Not for profit organisations are now firmly embedded in the world of value add. Cross sector partnerships, flexible delivery platforms, innovation to meet consumer needs, multi point access to services and expanding the skill sets of staff to offer wider resources and expertise – value add has become the new norm for service delivery. Whilst these value add mechanisms have been a feature of service delivery for some time (employment agencies providing vocational training, aged care providers delivering health care, schools offering youth work initiatives), this approach initially grew through the innovation of staff members and organisations striving to improve service delivery at a grass roots level. Today, however, this approach is now a top-down requirement where value add is embedded in government funding requirements. These requirements dictate innovation, flexibility and the establishment of linkages to other programs, communities and mainstream services as key conditions of funding.
Value add, and in particular cross sector partnerships, are now a just as much a focus of organisations as the delivery of the primary service. The old program framework where organisations were funded to deliver a one dimensional service, and where reporting centred on a clean financial audit have long gone, together with the guarantee of funding of organisations for seemingly in perpetuity. Today, organisations need to win service delivery through a tender process. Funding is won, not granted, and it is a competitive game. Further, the expectation of organisations to report against quantitative and qualitative performance measures has changed the reporting landscape. There is a strong emphasis on the recording and reporting on the program/service outcomes in relation to impact on the individual, community and wider sectors and then to also include how the program benefits are impacting the mainstream economy.
With this more onerous approach to performance measures and competition to win, organisations need to decide: Should we tender? What are the risks? Can we afford to deliver the program? Will winning the contract send us into liquidation? With the risks associated in winning funding and the cost involved in meeting deliverables, organisations that choose to remain in service delivery must deliver professionally and at a competitive price point, while at the same time add value to the service by incorporate flexible and innovative services solutions and linkages, all while reducing costs.
Value add saves both state and federal government money through contracting organisations in a competitive tender process, by way of requesting organisations to focus on the wider goals of public policy and not just a tender to deliver the primary service to which the funding is allocated. To this end, governments want organisations to participate in the provision of holistic services, as stipulated in the tender. This approach ensures organisations detail linkages, partnerships and networking and other value adds into its tender that then form part of the contract of service delivery. This tender process contracts the winning organisation to deliver on the value adds, thus ensuring wider public policy and implementation of change is carried out by the service providers.
The implementation of public policy through the use of organisations saves the government time and money, and limits the political fallout of being seen to reduce the number of providers across the community and social sectors. The tender process injects the sector with a reality dose of economic sustainability with a raw hint of cannibalism. This method of tender ensures the government is overseeing a soft mechanism to force change in the sector.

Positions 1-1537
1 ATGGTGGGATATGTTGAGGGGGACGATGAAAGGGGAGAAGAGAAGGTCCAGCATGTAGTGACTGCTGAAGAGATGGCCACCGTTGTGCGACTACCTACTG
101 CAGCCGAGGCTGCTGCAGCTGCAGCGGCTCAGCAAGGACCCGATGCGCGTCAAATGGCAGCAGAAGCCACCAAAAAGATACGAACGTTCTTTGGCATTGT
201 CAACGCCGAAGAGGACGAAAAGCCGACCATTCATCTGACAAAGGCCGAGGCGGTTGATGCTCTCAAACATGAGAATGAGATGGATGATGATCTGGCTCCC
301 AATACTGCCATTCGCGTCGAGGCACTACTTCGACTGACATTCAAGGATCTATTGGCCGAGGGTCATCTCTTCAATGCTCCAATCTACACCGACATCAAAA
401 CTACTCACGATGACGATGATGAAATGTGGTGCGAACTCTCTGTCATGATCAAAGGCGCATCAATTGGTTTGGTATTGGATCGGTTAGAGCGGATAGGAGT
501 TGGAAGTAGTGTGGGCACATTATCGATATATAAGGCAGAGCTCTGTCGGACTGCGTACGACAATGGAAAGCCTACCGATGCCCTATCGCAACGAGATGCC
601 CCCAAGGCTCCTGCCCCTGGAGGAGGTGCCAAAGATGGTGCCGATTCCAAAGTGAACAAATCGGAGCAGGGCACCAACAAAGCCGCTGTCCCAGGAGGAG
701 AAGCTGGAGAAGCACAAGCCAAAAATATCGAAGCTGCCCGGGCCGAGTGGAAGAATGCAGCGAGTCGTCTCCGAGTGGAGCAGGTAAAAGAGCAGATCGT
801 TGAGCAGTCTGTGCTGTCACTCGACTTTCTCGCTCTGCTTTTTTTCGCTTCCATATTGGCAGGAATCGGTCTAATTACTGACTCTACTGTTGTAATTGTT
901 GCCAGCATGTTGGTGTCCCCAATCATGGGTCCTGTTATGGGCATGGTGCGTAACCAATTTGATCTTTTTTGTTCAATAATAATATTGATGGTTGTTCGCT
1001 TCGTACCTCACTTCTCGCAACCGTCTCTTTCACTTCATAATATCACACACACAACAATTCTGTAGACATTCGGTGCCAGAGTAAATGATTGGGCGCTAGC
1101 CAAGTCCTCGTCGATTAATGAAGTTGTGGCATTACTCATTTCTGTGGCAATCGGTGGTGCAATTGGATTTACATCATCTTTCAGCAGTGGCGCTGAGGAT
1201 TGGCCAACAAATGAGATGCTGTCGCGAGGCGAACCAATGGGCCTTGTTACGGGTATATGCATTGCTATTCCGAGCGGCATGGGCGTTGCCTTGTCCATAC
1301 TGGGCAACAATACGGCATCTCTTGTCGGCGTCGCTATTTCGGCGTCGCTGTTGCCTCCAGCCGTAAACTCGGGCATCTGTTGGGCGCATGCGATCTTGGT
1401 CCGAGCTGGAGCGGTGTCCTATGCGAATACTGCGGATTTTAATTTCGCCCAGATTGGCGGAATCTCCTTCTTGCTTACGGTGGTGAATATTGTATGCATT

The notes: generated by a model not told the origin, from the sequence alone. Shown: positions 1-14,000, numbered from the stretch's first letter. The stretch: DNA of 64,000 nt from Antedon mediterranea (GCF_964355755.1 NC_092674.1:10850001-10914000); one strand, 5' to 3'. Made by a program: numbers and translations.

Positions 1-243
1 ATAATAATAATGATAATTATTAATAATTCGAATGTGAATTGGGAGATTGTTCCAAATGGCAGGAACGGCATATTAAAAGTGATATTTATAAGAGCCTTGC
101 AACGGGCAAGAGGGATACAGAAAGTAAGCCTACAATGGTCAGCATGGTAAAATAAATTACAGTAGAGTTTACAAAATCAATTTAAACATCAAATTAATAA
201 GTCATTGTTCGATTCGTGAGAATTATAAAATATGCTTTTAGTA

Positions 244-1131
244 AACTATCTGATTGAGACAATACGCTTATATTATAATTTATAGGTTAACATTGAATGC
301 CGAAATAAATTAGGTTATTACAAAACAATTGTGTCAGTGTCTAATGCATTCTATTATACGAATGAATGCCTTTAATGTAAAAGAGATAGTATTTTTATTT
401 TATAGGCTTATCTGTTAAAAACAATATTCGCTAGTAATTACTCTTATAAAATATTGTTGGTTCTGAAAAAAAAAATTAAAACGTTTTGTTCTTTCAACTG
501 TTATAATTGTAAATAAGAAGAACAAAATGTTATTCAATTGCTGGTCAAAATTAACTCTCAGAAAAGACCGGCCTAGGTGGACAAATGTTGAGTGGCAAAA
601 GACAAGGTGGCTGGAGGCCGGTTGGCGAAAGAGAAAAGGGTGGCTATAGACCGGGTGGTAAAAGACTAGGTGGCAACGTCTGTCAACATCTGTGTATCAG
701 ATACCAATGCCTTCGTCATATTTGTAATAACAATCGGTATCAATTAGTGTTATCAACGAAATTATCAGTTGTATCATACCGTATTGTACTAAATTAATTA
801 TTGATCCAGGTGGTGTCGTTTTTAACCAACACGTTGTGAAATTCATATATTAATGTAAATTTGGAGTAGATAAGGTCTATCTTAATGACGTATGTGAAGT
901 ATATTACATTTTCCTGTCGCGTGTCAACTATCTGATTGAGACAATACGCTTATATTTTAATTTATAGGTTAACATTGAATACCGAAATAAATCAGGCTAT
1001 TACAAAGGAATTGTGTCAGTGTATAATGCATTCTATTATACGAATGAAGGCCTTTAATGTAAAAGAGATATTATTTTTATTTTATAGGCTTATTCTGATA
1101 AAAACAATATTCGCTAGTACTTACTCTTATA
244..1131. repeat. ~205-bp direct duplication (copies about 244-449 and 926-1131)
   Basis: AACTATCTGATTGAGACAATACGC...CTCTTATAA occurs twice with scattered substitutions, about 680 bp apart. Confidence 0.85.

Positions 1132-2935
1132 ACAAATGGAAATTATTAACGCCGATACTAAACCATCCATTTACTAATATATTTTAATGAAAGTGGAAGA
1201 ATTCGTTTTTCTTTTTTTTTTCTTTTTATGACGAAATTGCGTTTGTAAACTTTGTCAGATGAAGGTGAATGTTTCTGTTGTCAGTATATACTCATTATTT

This shift is changing the way organisations function, from Board level through to service delivery. Organisations must now allocate additional recourses to tenders, partnerships, data collection and reporting, rather than focus primarily on service delivery, and as such, savings must be made. Decisions on what to cut, reduce costs and assessing and accessing new funding streams may lead organisations to readdress its sustainability. There is a need for organisations to investigate and or pursue actions such as amalgamation, change of organisational direction/philosophy or wind up. In short the focus of organisations when looking to tender seems to fulfil the intentions of government, that is, ensuring a competitive price point, funding less organisations, and to deliver the same level of service but with the addition of value adds to fulfil public policy.
So what does this mean for carer organisations? Carers (consumers) have been and are supported by a network of organisations that are funded to deliver a number of programs related to counselling, respite, individual support and advocacy, inclusion and information provision. The current South Australian model has been in existence for some time, but things are changing. Carer organisations will now need to deliver a wider suite of services for carers and offer tangible linkages to community and mainstream services as well as deliver on other value adds. In theory, this is very positive and in practice there are benefits for carers through access to more information and stronger links with associated and mainstream supports. However, the flip side is that carer organisations will be more fluid in service delivery which has the potential to unsettle carers looking for a structured, standalone service offering a core (and seemingly) easily understood service.
The challenge for carer organisations is firstly to assess the risks to place itself in a position to win a tender, and then the organisation must have one eye on the carers’ needs and the other on the value adds. This two-eyed approach needs three eyes, and may be easier said than done.
Executive Manager Strategy and Operations